Native weedy pests of the deep south.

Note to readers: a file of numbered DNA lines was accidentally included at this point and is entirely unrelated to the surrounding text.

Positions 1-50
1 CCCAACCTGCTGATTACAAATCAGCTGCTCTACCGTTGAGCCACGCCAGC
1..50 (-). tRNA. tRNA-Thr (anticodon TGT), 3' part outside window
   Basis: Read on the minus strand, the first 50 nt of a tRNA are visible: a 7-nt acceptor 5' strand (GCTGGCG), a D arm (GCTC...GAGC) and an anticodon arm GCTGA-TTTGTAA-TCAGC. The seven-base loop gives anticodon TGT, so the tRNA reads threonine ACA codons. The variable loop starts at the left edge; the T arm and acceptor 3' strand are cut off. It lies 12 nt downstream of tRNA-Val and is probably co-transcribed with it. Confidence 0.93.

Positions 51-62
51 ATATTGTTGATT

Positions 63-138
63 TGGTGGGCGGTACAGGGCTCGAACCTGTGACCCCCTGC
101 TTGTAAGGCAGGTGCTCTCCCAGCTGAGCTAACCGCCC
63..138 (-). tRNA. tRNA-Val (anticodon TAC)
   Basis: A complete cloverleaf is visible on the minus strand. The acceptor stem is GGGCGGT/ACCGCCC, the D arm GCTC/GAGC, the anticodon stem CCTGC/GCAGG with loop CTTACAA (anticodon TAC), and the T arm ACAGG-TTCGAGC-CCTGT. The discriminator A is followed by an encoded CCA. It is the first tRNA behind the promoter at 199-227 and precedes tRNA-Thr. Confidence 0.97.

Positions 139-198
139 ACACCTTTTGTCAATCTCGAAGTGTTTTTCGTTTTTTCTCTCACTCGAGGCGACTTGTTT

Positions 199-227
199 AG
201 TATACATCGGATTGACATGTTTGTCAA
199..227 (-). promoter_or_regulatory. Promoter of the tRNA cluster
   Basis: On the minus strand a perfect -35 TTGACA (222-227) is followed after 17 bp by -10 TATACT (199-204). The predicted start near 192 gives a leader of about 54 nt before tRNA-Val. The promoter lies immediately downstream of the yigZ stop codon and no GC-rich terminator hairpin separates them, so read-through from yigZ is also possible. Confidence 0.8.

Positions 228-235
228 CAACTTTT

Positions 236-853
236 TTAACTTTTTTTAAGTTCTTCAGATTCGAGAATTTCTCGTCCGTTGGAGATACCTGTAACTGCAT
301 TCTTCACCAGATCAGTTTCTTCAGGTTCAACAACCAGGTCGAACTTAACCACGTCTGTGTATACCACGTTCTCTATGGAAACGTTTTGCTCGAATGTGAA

By definition, an invasive plant is a non-native or alien species whose introduction causes or may cause economical or environmental harm. Due to well-documented and widespread devastating impacts of invasive plants, all exotic or introduced plant species often are erroneously referred to as invasive or considered detrimental, whereas native plants may be promoted as beneficial. Although invasive plants have been the subject of a great deal of research and discussion, less attention has been placed on native plant species that can become economically important weedy pests under certain scenarios, such as in landscape plantings or agricultural production systems. The objective of this manuscript is to synthesize current literature available on native weedy plants in Florida and other Southern United States (including Alabama, Arkansas, Georgia, Louisiana, North Carolina, Mississippi, South Carolina, Tennessee, and Texas) and discuss how their biology paired with human activities, preferences, and available management practices cause these species to proliferate and be problematic. Focus is placed on nine important native weeds in residential and commercial landscape plantings, including spurges (Euphorbia spp.), woodsorrels (Oxalis spp.), saw palmetto [Serenoa repens (Bartram) Small], bracken fern [Pteridium aquilinum (L.) Kuhn], artillery weed (Pilea microphylla L.), Virginia creeper [Parthenocissus quinquefolia (L.) Planch], trumpet creeper [Campsis radicans (L.) Seem. Ex Bureau], eastern poison ivy [Toxicodendron radicans (L.) Kuntze], and pennyworts/dollarweed (Hydrocotyle spp.). Reasons these species become problematic, including fast growth and reproductive rates, lack of selective management options, and ability to thrive in the landscape environment, also are discussed.